Now that election 2012 is over, and the results are so promising, it’s time to get on with the business of exactly why we elect people in the first place, namely, to govern.
Not so much governing has taken place for quite some time in this interminable run up to November 6th. It seems as though that run up by itself has lasted for at least a couple of years. So, it’s definitely time to get back in the saddle again. It’s obvious that the first order of business has to be the so-called Fiscal Cliff, those automatic spending cuts and tax hikes which will go into effect in January of 2013. In my view, it would be a complete disaster if they happen, as it would probably trigger at least a “mild recession,” according to any number of economists. But even a mild recession, in the wake of the Major Recession we have just gone through, could be devastating. In fact, it brings to mind the latest nor’easter to hit New York and New Jersey on the heels of Hurricane Sandy. Ask the folks there, who were without power and literally under water, and who are again going through a similar ordeal, if another blow is an easy thing to take. I think you’ll get an earful. It would be the same thing if the President and Congress are unable to work out some sort of compromise to prevent us from heading over this fiscal precipice.
But that’s just the beginning. There is a whole host of things on everybody’s plate that needs to be attended to. It’s almost as if things have been on hold for two years, and now finally it’s time to get a move on. The President has already said that Immigration Reform will be high on his list, and that is surely a good thing. This country has actually always had a love-hate relationship with its immigrants, in spite of the comforting old myth of the melting pot. Very few of the established Anglos wanted those damned Irish, or the Italians either for that matter, back at the end of the nineteenth century, just as many don’t want the Mexicans, or other Latinos, today. And just as with the Europeans, so too with Hispanics, epithets such as “lazy” and “free loaders” are thrown around with nothing to back them up. We won’t get to a truly fair and comprehensive immigration reform package, I believe, until we come to terms with how we really want to perceive, and therefore how we treat, new arrivals to this country.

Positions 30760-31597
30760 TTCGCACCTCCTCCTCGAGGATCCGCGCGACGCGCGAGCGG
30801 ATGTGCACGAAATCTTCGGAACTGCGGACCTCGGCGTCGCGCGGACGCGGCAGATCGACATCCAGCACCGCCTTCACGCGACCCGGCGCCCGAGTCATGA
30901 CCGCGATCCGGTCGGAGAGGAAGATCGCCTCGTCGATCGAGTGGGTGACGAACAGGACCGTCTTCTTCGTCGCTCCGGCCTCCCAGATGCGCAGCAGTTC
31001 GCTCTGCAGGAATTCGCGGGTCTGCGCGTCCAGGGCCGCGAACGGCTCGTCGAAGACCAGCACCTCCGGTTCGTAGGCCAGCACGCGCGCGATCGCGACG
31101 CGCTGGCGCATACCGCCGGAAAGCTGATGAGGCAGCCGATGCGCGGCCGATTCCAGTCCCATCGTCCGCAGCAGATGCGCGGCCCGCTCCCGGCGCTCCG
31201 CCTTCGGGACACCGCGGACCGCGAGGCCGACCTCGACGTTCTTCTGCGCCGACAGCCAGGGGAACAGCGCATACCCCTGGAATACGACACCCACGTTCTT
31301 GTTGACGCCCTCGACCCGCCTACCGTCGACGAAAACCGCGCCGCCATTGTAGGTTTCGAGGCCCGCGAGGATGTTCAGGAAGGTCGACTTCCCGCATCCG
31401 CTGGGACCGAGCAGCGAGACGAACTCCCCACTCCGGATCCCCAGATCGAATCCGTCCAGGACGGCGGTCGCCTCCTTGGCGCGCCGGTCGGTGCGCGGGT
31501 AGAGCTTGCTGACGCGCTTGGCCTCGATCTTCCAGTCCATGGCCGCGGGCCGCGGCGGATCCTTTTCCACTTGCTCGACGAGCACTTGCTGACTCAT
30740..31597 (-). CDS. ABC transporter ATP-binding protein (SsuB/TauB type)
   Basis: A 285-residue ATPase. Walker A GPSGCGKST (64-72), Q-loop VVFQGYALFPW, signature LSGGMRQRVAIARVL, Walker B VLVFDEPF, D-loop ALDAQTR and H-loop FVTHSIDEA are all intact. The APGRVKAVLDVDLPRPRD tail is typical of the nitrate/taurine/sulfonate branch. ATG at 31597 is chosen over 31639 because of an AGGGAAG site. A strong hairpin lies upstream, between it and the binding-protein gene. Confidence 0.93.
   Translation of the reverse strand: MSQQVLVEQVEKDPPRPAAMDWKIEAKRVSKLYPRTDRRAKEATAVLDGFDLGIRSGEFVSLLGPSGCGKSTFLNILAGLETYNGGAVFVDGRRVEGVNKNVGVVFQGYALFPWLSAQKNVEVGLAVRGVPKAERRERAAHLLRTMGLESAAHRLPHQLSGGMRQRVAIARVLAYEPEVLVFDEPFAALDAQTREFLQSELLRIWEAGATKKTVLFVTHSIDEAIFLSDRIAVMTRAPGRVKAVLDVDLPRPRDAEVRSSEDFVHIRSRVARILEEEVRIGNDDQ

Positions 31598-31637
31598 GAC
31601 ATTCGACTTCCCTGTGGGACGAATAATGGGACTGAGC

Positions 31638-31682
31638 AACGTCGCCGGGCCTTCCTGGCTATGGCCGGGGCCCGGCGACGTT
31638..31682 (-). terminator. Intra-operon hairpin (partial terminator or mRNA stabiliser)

Another major problem that has to be fixed is the economic one. I am nothing if not a liberal, and I hope a progressive, but I do agree with conservatives that something has to be done about balancing the fiscal books. We cannot go on spending so much more than we take in, and we most definitely cannot go on simply borrowing money from China and elsewhere in order to cover the gap between spending and income. Toward that end, we have to be upfront and transparent about how we spend the money we do have. One of the most despicable things about the administration of George W. Bush was how they hid the cost of two wars. These military incursions were utterly unfunded; they never even made it to the budget talks. And this is aside from the fact that, in my view anyway, they were both totally unnecessary in the first place. But that’s another question entirely.
The only way to balance the books is some combination of reasonable spending cuts and equally reasonable tax hikes. It also assumes that we will come up with a way to handle so-called entitlements, although personally I hate that word. It always comes off to my ear as sounding as though people are getting something for nothing, something they don’t really deserve. That is not the case in regard to Social Security, which those of us who receive it (myself included) have paid into for upwards of forty years, or however long a person has worked. The same is true for Medicare, although in regard to medical costs in general the country has also got to have a very serious conversation about what is actually appropriate, and in the end, what we can afford. This will not be an easy discussion, inasmuch as it concerns both ourselves and the lives of those whom we love, and just how much care is enough care. But the topic has to be on the table. These are things that adults talk about, and that we need to talk about.